February 21st, 2015. Longyearbyen, Svalbard. 1300 km north of the polar circle. I leave the plane knowing that for the next six weeks, I will be closer to the north pole than to the next McDonalds. Polar bears (3000) outnumber humans (2600). You’re only allowed to leave “town” with a rifle. The record minimum temperature is -46.3°C. There is no sunshine between November and February. Why for God’s sake would anyone want to come here voluntarily? Well, the answer is: The north pole is closer than the next McDonalds. Polar bears (3000) outnumber humans (2600). You’re only allowed to leave “town” with a rifle.
15 years ago, my 11-year old self first put hands on the story of Sir Ernest Shackleton and his almost deadly Antarctica excursion with the Endurance. Since then I wanted to see this mystic and wild place by myself. So, I could eliminate that bulletpoint on my personal things-to-do-before-I-die list, even if, unlike Shackleton, I chose the more convenient hemisphere. Still, the presence of towering, snow-covered mountains and the strange feeling that I and 2599 others are the only humans within a circle of 1000 km (complemented by the subtle danger of seeing a polar bear from inside) is stunning. It reminds me that there are still places where humans have to adjust to nature and not the other way round. The wish to preserve this place is the main reason why I dedicate my studies to polar research.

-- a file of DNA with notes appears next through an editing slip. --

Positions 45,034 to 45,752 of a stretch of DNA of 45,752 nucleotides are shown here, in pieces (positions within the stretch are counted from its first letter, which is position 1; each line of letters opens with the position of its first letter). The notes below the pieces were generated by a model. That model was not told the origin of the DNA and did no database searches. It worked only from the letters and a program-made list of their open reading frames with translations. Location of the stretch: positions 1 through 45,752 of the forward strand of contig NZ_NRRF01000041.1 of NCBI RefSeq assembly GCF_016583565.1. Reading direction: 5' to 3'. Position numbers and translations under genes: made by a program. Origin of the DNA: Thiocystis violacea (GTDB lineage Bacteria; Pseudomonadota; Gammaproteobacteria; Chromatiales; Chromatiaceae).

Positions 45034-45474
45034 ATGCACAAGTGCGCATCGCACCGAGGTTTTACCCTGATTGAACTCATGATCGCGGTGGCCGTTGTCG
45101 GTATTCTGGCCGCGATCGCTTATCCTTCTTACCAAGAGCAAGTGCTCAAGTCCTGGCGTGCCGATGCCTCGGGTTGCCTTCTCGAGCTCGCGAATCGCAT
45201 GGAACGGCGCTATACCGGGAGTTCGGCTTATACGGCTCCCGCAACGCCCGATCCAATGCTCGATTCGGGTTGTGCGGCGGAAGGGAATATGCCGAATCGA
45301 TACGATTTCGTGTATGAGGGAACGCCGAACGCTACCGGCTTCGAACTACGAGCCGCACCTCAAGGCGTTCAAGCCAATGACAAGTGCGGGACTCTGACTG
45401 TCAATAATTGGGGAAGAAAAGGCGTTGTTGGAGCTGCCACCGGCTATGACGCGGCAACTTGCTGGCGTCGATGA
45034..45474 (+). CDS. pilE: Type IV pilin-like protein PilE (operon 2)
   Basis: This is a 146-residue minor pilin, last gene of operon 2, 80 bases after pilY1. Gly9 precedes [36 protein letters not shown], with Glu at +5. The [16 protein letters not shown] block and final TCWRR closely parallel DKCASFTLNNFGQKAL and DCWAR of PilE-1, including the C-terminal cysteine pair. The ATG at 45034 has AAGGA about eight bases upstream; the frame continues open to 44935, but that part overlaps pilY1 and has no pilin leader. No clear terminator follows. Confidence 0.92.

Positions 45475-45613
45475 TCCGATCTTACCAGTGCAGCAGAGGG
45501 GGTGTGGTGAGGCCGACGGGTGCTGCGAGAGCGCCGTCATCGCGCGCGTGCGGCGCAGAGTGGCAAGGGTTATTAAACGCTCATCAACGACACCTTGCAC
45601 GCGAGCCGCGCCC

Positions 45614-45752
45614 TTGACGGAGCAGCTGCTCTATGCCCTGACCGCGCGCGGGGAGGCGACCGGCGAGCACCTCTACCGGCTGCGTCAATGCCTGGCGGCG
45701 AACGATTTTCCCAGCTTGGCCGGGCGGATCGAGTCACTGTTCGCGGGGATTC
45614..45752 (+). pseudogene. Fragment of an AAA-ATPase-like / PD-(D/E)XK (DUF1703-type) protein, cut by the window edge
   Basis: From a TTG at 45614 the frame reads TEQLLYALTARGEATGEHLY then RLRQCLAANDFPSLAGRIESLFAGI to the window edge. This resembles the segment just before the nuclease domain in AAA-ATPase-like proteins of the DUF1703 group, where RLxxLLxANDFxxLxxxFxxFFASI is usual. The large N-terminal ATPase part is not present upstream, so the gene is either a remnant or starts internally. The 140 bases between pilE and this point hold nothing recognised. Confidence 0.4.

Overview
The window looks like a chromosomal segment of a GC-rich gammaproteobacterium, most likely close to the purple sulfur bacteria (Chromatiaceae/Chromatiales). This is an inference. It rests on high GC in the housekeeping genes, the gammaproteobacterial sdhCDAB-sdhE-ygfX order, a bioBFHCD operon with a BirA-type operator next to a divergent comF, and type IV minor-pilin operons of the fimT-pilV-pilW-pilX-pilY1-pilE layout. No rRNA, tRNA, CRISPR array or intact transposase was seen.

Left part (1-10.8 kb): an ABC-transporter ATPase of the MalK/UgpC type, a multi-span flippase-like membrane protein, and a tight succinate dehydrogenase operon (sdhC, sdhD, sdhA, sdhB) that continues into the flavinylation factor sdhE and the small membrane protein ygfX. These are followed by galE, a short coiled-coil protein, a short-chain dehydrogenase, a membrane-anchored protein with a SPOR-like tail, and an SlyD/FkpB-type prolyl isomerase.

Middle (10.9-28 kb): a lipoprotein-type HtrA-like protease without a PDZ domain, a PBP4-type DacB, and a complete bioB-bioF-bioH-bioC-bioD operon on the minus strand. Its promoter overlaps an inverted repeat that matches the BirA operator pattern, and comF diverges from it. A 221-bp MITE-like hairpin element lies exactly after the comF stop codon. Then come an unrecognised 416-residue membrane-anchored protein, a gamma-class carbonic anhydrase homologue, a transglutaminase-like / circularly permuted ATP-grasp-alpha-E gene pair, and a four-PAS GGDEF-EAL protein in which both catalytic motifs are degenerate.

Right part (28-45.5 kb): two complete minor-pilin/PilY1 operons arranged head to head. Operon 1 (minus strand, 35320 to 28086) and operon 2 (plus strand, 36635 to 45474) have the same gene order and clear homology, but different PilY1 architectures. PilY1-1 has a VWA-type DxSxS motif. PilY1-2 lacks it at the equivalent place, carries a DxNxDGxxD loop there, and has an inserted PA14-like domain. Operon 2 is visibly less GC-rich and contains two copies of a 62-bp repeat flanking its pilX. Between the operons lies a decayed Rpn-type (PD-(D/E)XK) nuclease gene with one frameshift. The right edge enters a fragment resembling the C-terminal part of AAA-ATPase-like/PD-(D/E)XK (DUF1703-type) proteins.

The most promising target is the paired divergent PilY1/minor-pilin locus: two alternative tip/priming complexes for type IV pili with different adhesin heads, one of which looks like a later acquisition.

Although I had been working on sea ice remote sensing for almost two years before I went to Svalbard, I had never seen sea ice in reality. When a friend of mine told me about UNIS, the University Center of Svalbard(http://www.unis.no/), I knew immediately that this was the chance to combine field experience with my childhood wish to travel to the Arctic. The 4-week block course ‘Remote sensing of the cryosphere’ matched my studies perfectly. However, there is a wide variety of courses in natural and engineering science, so that there is something for almost everyone whose university studies deal with Arctic research. We had lectures and practicals four days a week, the fifth day was dedicated to excursions. Thus we could directly investigate in practice the things which we had learned in the lecture. After the mandatory safety training which included rifle handling, rescuing ready to go. The direct contact with sea ice gave me an understanding and gut feeling which for me was indispensable for doing sound science. For my studies, I couldn’t have gotten this in my cozy office in the mid-latitudes.
It is hard to select my favourite experiences, both from our expeditions and our free-time hikes. Therefore I’ll just name some in random order: I saw reindeer and polar foxes. Daily. Within the village. We rode over snow-covered glaciers on a snow scooter on a sunny, blue-sky day. We watched stars and northern lights within complete darkness. We explored subglacial caves. We hiked over mountains and glaciers for several hours and paused in self-dug snow pits. I could continue this endlessly. Even at university, having-a-beer-by-the-inside-campfire events once a week, half the people walking around in ski underwear and everyone having a personal pair of slippers create an atmosphere which is closer to a ski hut than to a research institute.
In case I didn’t manage to convey my enthusiasm until now, let me conclude with a fun fact: Svalbard is international territory, meaning that every resident of a country which signed the Svalbard contract may stay here without a visa. Chatting to a Burmese in a sauna at 78°N and having dinner in the world’s northernmost Thai restaurant are definitely on my top-ten list of surreal experiences. Feel free to contact me if I arouse your interest, you want to hear more adventure stories or consider a stay at the last outpost of human civilisation!